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Bono Iacobus...

The Bono Iacobus is a touristic service specifically designed for the St. James´ Way.

Bono Iacobus

Cabo Fisterra

The End of the Road

Its setting as being “the end of the earth”, is also an incentive to set off on the Road to Santiago, since all travelers always want to go that much further, to the end of the road.

  • Historic Center of Noia

    Historic Center of Noia

  • Historic Center of  Muros

    Historic Center of Muros

  • Historic Center of Muros

    Historic Center of Muros

  • Monte Pindo

    Monte Pindo

  • Church of Santa María das Areas

    Church of Santa María das Areas


Thus the Roman historian Lucius Florus told of how the legionnaires of Rome watched in holy terror as the sun set over the ocean, when it reached the Finis Terrae, in the XII century BC. The Finis Terrae, Finisterre, or Fisterra as it is called in Galicia, became, from that time onwards, an obligatory spot to visit for all those who had taken part in the Saint James Way.


If the route from Santiago to Fisterra is made along the coast, the traveler will find a Compostela in miniature in Noia. It was the French archbishop, Berenguel de Landoire, who, after being made to feel unwelcome by the Santiago people, established his residence there, building churches and palaces. At the mouth of the estuary, the rooftops of the fishing village of Muros are grouped together, immediately followed by the open coast towards Fisterra. This is a coastline with wide stretches of sand open to the ocean and high mountains behind them. The most impressive of its elevated and mysterious pink rocky granite crags is Monte Pindo, the Celtic Olympus of the Galicians. And finally, the town of Fisterra, surrounding its central Plaza del Ara Solis, a nostalgic reminder of the altar raised by the Romans to worship the setting sun.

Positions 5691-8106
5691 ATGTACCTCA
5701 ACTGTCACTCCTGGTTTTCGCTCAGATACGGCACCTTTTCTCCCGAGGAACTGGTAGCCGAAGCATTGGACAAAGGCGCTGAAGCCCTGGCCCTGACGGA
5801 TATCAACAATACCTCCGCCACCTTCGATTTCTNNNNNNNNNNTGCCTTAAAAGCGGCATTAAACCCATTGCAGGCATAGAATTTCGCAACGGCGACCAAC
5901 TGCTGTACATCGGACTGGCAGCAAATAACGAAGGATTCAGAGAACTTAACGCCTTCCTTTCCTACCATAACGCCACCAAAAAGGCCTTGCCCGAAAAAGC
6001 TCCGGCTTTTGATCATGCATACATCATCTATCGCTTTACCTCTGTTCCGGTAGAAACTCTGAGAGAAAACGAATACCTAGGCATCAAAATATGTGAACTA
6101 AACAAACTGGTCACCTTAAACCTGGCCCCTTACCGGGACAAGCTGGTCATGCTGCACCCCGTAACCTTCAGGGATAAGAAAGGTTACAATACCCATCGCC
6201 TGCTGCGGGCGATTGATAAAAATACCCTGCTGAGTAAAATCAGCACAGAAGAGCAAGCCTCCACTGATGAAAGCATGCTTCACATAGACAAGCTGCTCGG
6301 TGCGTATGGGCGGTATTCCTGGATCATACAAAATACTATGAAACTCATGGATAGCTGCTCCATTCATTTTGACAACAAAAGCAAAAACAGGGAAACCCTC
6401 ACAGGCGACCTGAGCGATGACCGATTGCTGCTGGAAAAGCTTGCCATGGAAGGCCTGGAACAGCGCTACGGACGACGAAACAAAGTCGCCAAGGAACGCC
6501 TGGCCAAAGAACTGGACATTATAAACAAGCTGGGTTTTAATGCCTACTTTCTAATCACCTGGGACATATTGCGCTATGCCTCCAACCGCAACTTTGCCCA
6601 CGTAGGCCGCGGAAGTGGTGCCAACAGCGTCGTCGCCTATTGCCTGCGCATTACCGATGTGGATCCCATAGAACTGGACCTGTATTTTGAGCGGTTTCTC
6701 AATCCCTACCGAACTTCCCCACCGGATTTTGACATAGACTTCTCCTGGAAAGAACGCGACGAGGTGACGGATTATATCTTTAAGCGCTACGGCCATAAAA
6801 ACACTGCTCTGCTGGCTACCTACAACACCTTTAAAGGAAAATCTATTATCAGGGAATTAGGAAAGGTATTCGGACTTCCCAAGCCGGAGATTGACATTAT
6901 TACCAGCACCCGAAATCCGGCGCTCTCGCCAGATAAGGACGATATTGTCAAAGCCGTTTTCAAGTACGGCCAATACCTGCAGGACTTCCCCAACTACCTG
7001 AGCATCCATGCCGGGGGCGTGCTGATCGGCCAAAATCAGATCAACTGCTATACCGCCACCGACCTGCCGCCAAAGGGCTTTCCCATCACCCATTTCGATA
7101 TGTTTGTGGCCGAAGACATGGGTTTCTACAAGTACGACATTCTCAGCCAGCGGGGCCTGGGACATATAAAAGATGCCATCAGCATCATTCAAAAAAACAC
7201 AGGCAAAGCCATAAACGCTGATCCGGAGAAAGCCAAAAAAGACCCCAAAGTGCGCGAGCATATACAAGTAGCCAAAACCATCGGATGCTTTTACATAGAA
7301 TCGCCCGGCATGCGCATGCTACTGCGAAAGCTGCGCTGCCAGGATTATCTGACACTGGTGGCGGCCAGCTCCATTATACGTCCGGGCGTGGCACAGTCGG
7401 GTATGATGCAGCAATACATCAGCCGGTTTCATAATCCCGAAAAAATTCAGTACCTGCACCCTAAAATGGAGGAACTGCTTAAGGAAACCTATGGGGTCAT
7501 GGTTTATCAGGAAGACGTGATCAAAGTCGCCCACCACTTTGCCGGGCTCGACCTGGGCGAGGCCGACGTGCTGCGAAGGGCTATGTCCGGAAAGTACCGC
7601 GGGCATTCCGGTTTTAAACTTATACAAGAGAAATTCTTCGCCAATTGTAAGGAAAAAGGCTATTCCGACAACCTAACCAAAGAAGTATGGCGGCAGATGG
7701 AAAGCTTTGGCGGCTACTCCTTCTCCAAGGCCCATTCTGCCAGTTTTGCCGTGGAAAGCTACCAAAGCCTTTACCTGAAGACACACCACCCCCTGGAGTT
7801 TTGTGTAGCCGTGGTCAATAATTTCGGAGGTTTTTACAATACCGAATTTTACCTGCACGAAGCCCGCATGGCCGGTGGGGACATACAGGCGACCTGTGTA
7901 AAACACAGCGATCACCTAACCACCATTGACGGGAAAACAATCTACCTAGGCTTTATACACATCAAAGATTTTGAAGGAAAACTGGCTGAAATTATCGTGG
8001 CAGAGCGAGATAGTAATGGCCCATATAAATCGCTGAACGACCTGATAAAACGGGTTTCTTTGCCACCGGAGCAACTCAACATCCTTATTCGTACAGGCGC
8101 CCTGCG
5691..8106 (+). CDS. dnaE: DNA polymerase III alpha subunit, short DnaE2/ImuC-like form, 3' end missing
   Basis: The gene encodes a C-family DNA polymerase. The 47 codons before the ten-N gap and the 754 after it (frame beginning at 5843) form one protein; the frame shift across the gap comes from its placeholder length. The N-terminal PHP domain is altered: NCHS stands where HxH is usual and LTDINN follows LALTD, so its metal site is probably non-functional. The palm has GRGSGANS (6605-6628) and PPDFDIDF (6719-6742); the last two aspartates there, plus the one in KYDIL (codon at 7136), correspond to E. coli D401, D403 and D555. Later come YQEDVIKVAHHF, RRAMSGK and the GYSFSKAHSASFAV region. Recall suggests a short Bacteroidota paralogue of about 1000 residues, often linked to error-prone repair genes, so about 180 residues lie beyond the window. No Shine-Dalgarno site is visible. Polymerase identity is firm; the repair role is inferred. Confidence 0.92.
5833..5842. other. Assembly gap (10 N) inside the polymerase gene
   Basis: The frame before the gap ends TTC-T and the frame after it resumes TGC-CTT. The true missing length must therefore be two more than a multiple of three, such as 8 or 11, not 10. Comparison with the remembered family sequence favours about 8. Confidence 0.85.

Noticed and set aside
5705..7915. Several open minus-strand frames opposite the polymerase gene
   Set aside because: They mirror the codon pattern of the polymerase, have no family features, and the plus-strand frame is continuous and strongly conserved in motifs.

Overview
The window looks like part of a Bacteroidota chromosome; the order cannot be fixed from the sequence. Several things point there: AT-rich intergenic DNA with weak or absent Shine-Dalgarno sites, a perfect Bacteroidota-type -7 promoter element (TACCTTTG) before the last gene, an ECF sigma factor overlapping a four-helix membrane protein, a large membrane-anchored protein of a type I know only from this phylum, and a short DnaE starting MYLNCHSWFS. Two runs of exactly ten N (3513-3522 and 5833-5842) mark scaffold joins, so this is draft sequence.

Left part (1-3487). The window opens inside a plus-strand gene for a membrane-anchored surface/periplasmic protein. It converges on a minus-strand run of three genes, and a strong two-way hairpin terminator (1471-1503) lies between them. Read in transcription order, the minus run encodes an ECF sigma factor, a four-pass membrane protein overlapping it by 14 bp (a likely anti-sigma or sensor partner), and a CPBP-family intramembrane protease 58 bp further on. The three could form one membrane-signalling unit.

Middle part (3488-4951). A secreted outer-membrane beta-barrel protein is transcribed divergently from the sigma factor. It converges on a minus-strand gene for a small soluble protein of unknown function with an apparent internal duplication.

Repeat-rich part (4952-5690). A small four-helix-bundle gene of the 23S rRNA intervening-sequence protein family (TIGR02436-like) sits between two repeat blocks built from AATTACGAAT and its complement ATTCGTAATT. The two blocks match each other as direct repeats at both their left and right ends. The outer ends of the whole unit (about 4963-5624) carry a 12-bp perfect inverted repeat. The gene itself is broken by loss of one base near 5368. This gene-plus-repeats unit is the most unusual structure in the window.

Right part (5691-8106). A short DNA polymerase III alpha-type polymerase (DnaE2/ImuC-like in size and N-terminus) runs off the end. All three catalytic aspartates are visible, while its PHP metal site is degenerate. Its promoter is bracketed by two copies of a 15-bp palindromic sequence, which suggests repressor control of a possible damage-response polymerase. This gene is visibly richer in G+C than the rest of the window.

The road leading to the end of the headland starts next to the Romanesque church of Santa María das Areas, where the sculpture of Santo Cristo da Barba Dourada, the source of numerous legends, is preserved. In the highest reaches of the mountain, there was a hermitage and some carved stones that gave the spot a sacred character.

Today a lighthouse guides the incessant parade of ships along one of the busiest maritime stretches in the world. We are now no longer at the end of the world, but at the end of the Road to Santiago. All that remains is to return, to return to Santiago happy and satisfied. Having completed the Road to Santiago is a medal that can always be worn with pride. If you have reached Fisterra, even more so.


My trip

A miña viaxe

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